file = "brm-rating-contact-temp-default-prior"
)
brm_rating_contact_temp
```

```
Family: cumulative
Links: mu = logit; disc = identity
Formula: rating ~ 1 + contact + temp + (1 | judge)
Data: wine (Number of observations: 72)
Draws: 4 chains, each with iter = 2000; warmup = 1000; thin = 1;
total post-warmup draws = 4000
Group-Level Effects:
~judge (Number of levels: 9)
Estimate Est.Error l-95% CI u-95% CI Rhat Bulk_ESS
sd(Intercept) 1.14 0.45 0.46 2.20 1.00 1553
Tail_ESS
sd(Intercept) 2226
Population-Level Effects:
Estimate Est.Error l-95% CI u-95% CI Rhat Bulk_ESS
Intercept[1] -1.40 0.57 -2.55 -0.31 1.00 3148
Intercept[2] 1.30 0.53 0.26 2.33 1.00 3604
Intercept[3] 3.66 0.67 2.40 5.02 1.00 2992
Intercept[4] 5.34 0.78 3.88 6.91 1.00 2974
contactyes 1.61 0.47 0.69 2.54 1.00 4020
tempwarm 2.69 0.51 1.72 3.71 1.00 3161
Tail_ESS
Intercept[1] 3209
Intercept[2] 3207
Intercept[3] 2650
Intercept[4] 3058
contactyes 2752
tempwarm 2589
Family Specific Parameters:
Estimate Est.Error l-95% CI u-95% CI Rhat Bulk_ESS Tail_ESS
disc 1.00 0.00 1.00 1.00 NA NA NA
Draws were sampled using sampling(NUTS). For each parameter, Bulk_ESS
and Tail_ESS are effective sample size measures, and Rhat is the potential
scale reduction factor on split chains (at convergence, Rhat = 1).
```

Compare these estimates to those from `clmm`

and with default priors:

```
clmm2_rating_contact_temp <-
clmm2(
rating ~ contact + temp, random = judge,
data = wine, link = "logistic", Hess = TRUE
)
tab_brm_clmm_rating_contact_temp <- tidyMCMC(brm_rating_contact_temp) %>%
mutate(model = "brm weak priors") %>%
bind_rows(
tidyMCMC(brm_rating_contact_temp_default_prior) %>%
mutate(model = "brm default priors")
) %>%
filter(!str_detect(term, "r_judge|lp__|prior|disc")) %>%
transmute(
term, model,
estimate_se = str_c(round(estimate, 2), " (", round(std.error, 2), ")")
) %>%
bind_rows(
summary(clmm2_rating_contact_temp) %>%
coef() %>%
as_tibble() %>%
mutate(term = c(str_c("b_Intercept[", 1:4, "]"),
"b_contactyes", "b_tempwarm")) %>%
bind_rows(
tibble(
Estimate = as.numeric(clmm2_rating_contact_temp$stDev),
term = "sd_judge__Intercept"
)
) %>%
janitor::clean_names() %>%
transmute(
model = "clmm", term,
estimate_se = ifelse(
!is.na(std_error),
str_c(round(estimate, 2), " (", round(std_error, 2), ")"),
round(estimate, 2)
)
)
) %>%
pivot_wider(names_from = model, values_from = estimate_se)
gt(tab_brm_clmm_rating_contact_temp)
```

term | brm weak priors | brm default priors | clmm |
---|---|---|---|

b_Intercept[1] | -1.39 (0.57) | -1.7 (0.78) | -1.62 (0.68) |

b_Intercept[2] | 1.3 (0.53) | 1.45 (0.65) | 1.51 (0.6) |

b_Intercept[3] | 3.65 (0.67) | 4.17 (0.83) | 4.23 (0.81) |

b_Intercept[4] | 5.32 (0.78) | 6.06 (0.97) | 6.09 (0.97) |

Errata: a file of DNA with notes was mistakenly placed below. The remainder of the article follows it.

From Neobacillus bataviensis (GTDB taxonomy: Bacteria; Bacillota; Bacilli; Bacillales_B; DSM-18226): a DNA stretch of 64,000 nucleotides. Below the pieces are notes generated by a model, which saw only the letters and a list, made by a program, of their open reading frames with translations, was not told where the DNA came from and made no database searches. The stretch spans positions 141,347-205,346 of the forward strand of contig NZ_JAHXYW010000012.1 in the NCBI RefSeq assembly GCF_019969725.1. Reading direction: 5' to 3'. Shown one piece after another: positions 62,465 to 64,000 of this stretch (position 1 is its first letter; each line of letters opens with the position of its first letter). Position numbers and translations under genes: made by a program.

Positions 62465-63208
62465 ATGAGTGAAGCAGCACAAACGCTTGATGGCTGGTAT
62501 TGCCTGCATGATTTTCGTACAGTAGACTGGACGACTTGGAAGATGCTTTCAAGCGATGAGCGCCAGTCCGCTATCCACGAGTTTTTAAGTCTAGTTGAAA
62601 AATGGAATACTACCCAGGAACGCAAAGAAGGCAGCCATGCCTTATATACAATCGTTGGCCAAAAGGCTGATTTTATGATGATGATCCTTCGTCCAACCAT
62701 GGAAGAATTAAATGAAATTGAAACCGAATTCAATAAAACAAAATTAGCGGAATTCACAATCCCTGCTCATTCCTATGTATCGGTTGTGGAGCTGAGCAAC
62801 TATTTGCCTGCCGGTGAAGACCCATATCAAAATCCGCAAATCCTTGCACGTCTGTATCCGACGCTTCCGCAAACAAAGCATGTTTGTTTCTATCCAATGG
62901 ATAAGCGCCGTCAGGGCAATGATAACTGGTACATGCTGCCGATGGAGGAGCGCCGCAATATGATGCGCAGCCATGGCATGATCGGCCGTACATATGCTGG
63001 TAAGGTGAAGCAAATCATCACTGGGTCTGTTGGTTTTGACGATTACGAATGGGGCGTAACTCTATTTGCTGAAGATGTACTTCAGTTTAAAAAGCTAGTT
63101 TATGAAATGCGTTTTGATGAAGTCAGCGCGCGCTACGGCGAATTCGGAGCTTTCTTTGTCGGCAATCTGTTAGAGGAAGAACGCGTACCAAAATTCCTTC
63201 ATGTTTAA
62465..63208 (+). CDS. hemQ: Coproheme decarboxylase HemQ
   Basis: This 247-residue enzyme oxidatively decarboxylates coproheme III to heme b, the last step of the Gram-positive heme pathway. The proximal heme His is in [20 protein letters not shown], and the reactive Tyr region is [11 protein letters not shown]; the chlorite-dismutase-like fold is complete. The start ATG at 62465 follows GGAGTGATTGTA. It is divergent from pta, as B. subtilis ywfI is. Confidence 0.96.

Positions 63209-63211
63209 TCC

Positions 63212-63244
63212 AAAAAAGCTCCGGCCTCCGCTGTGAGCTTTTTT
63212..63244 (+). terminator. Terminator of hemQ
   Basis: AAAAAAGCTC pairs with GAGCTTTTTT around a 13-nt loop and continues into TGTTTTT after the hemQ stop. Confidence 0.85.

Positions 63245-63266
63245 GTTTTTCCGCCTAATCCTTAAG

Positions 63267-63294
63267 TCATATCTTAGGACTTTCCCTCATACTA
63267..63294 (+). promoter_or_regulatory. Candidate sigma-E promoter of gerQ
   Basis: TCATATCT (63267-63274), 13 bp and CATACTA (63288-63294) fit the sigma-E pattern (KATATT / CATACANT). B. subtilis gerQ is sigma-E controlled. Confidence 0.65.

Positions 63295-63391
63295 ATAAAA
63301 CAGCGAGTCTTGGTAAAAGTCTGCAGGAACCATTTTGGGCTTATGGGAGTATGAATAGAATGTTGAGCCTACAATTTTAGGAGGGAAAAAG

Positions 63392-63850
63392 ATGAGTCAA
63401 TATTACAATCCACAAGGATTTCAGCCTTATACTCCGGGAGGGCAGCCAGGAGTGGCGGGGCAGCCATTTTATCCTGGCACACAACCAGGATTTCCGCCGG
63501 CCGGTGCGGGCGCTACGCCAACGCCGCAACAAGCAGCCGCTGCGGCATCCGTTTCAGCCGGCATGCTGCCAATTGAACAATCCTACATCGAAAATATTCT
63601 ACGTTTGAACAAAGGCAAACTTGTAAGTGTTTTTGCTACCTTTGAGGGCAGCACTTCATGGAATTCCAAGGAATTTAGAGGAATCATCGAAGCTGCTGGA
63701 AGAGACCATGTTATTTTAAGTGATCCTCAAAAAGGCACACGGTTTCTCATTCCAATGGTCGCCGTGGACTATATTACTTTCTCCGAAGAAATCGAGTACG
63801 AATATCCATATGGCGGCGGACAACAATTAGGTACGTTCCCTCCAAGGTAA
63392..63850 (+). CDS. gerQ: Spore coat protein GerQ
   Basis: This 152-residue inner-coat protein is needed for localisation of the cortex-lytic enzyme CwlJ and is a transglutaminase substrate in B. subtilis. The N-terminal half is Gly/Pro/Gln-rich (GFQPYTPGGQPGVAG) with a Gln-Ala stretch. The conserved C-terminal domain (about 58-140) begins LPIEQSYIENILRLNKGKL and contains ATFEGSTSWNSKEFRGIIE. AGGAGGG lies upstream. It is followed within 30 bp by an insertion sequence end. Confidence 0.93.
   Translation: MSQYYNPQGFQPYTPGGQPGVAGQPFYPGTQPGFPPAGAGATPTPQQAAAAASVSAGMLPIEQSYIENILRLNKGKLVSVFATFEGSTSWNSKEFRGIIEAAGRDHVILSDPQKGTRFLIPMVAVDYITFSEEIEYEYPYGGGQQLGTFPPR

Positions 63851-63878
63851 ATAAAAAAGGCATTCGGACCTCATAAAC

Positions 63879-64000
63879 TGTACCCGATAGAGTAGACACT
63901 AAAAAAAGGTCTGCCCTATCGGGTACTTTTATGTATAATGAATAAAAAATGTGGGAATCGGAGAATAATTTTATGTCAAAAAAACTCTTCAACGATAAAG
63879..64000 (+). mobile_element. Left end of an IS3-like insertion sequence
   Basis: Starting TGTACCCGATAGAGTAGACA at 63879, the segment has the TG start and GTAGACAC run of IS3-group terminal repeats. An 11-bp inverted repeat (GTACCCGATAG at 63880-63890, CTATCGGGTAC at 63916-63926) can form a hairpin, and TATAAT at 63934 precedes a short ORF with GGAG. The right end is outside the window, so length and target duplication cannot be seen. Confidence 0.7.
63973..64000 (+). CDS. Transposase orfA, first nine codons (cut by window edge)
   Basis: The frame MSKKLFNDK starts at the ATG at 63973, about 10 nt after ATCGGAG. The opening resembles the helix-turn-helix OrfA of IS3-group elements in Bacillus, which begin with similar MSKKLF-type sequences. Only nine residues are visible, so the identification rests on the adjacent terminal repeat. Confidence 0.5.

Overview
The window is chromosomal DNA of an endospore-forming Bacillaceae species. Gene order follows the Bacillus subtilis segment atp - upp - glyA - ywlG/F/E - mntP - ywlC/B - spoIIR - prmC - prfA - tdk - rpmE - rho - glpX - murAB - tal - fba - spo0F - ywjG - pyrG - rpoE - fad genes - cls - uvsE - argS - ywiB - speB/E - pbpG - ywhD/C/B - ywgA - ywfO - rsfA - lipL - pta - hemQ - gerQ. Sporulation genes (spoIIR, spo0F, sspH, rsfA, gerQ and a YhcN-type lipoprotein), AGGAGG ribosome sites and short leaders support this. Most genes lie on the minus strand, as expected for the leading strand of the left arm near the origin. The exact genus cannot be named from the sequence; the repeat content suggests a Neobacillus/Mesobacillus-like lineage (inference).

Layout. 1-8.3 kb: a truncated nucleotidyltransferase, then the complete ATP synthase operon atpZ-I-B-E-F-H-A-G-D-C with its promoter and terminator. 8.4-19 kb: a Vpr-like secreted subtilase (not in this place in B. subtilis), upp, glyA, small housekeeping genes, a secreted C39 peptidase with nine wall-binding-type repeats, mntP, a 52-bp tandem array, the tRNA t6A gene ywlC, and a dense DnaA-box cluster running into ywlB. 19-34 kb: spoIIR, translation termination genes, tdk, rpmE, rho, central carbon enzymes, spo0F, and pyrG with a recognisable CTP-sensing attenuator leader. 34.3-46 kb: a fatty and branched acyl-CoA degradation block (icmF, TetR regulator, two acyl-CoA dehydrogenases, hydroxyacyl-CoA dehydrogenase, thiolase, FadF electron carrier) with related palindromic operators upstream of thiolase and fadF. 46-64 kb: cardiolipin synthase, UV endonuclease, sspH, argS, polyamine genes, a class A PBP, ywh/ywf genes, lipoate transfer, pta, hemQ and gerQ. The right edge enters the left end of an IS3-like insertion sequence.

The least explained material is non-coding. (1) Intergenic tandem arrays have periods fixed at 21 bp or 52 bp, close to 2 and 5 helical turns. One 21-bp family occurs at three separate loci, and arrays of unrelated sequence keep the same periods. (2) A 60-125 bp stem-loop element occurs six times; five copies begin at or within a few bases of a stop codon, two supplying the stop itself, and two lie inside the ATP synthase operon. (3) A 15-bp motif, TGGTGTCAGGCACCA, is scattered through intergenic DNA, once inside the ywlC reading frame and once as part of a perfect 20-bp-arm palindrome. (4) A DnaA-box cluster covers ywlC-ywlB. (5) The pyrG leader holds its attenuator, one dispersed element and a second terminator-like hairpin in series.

b_contactyes | 1.6 (0.47) | 1.85 (0.52) | 1.83 (0.51) |

b_tempwarm | 2.67 (0.51) | 3.1 (0.6) | 3.06 (0.6) |

sd_judge__Intercept | 1.08 (0.45) | 1.36 (0.56) | 1.13 |

The estimates from the Bayesian regression with default priors are very close to the frequentist estimates.

But is the model actually a better fit to the data? We can compare them with leave-one-out cross-validation (LOOCV) based on the posterior likelihoods:

```
loo(brm_rating_contact_temp, brm_rating_contact_temp_default_prior)
```

```
Output of model 'brm_rating_contact_temp':
Computed from 4000 by 72 log-likelihood matrix
Estimate SE
elpd_loo -85.2 4.3
p_loo 10.3 0.9
looic 170.4 8.5
------
Monte Carlo SE of elpd_loo is 0.1.
All Pareto k estimates are good (k < 0.5).
See help('pareto-k-diagnostic') for details.
Output of model 'brm_rating_contact_temp_default_prior':
Computed from 4000 by 72 log-likelihood matrix
Estimate SE
elpd_loo -85.3 5.3
p_loo 12.7 1.3
looic 170.5 10.6
------
Monte Carlo SE of elpd_loo is 0.1.
All Pareto k estimates are good (k < 0.5).
See help('pareto-k-diagnostic') for details.
Model comparisons:
elpd_diff se_diff
brm_rating_contact_temp 0.0 0.0
brm_rating_contact_temp_default_prior -0.1 1.1
```

The output here is the expected log predicted density (`elpd_loo`

), the estimated number of effective parameters (`p_loo`

), and the LOOCV information criteria (`looic`

). Lower values of `looic`

indicate better model fit. These are essentially equal, so the weak priors have not made a large difference to the model fit.

Here are what Bürkner and Vuorre (2019) had to say about the adjacent-category class of ordinal models.

- Predict the decision between two adjacent categories \(k\) and \(k+1\).
- Latent variables \(\tilde{Y}_k\) with thresholds \(\tau_k\) and cumulative distribution function \(F\).